Obesity is being rebranded accordingly. A few years ago, officials at the U.S. Fish and Wildlife Service began to push the idea of a "nature-deficit disorder" as a cause of childhood obesity. Nature-deficit disorder is nothing new. It used to be called "being inside too much." Its new name is part of a larger trend, which is the formalization of everything obesity-related into official-sounding jargon.

Anti-fat activists often describe obesity as an "epidemic." Given that an epidemic is an infectious disease, it is hard to see how double chins qualify. MeMe Roth and others say obesity is "socially contagious," which explains less than it obscures. You can't "catch" obesity the same way you catch the flu. Also unlike the flu, you will not recover from obesity simply by lying in bed for a few days.

There is no doubt that obesity is socially rampant and little doubt it will disappear soon. If current trends continue, according to a 2008 study in the journal Obesity, 86 percent of American adults will be overweight by 2028, and 51 percent will be obese, making fat people a public majority and public enemy No. 1 at the same time. Even grimmer was a report in September by the Organization for Economic Cooperation and Development, which predicted that three in four Americans will be overweight or obese in 10 years.

Preventing this outcome, many people contend, requires collective measures. Two obesity gurus, Tom Farley and Deborah Cohen, put it simply: "If fat people and their doctors can't cure obesity, as a nation we ought to prevent it."

As troubling as widespread obesity is, widespread obesity prevention sounds much worse. Even at the state level, such efforts irritate more people than they trim. In May, a 10-year-old girl at a Texas elementary school was given a week of detention for the offense of possessing a Jolly Rancher. School officials explained that they were merely following a state guideline banning "minimal nutrition" foods.

When things like "nature-deficit disorder" are the problem, environmental changes are offered as the solution. Dr. Maria Brown, a Baltimore pediatrician who thinks the great outdoors are just great, said, "If this is going to succeed, we've got to advocate for more green spaces." And so eating your greens and the Green Party's platform are now one and the same.

Most of the anti-obesity schemes floating around have one aspect in common: Their ultimate goal is to redesign American society, not American individuals.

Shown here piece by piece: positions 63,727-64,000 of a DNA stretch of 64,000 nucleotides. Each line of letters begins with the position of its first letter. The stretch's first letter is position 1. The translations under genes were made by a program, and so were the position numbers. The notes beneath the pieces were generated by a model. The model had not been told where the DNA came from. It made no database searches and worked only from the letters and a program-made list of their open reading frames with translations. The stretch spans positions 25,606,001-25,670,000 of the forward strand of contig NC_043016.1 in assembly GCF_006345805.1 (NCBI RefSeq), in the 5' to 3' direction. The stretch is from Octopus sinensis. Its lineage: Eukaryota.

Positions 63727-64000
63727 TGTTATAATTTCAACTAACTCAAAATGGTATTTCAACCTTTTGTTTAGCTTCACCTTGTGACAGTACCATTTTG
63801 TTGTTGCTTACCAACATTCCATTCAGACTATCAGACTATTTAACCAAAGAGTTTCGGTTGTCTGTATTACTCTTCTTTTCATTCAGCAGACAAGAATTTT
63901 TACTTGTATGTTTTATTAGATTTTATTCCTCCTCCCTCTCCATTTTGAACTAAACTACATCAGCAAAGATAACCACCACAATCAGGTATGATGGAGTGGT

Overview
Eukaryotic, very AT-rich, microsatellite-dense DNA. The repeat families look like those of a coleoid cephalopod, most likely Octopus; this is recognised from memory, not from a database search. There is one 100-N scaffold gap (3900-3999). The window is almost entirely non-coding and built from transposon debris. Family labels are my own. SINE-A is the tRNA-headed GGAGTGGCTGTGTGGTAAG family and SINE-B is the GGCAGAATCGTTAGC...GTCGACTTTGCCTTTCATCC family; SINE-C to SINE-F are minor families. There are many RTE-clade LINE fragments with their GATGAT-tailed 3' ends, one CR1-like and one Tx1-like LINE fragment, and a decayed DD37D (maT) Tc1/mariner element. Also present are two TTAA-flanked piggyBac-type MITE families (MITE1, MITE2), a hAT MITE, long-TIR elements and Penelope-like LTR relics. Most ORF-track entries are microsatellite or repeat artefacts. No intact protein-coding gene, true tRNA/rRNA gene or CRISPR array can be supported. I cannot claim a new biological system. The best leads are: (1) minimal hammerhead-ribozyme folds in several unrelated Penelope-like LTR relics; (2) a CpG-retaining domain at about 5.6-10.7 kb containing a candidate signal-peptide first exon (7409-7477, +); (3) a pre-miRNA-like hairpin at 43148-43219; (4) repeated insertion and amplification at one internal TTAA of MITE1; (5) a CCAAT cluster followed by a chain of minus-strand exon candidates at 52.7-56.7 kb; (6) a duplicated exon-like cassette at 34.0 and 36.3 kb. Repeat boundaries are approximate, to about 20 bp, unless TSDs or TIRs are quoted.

Some of the specific proposals sound banal enough: subsidizing fruits and vegetables, forcing restaurants to display calorie counts on menus, and more strenuous regulation of food in schools. Others are more far-reaching: banning advertisements of junk food to kids, taxing junk food, regulating the location of stores that sell junk food, and requiring sidewalks and bike paths in every single neighborhood.

For many social dieticians, unhealthy eating and passive living are only part of what bothers them. They also have a problem with consumption in general. NYU nutritionist Marion Nestle, in trying to identify the causes of obesity, found them deeply entrenched: an "overly abundant food supply," "low food prices," "a highly competitive market," and "abundant food choices" -- things enjoyed by people who like saving money and not starving.

"Rather than making us steadily happier, our increasing affluence and consumerism seem to have trapped us," writes J. Eric Oliver in his book Fat Politics: The Real Story Behind America's Obesity Epidemic. "[A]s the obesity epidemic shows, maximizing our choices does not necessarily maximize our freedom or power."

But letting the government restrict our choices does?

If the weight of every body becomes everybody's concern, the regulatory antidotes will spread at obesity-like speed, creating yet another epidemic, but one that can be easily averted. All we have to do is do nothing. Is that too much to ask?

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About the Author

Windsor Mann is a writer living in Washington, D.C., and the editor of The Quotable Hitchens: From Alcohol to Zionism.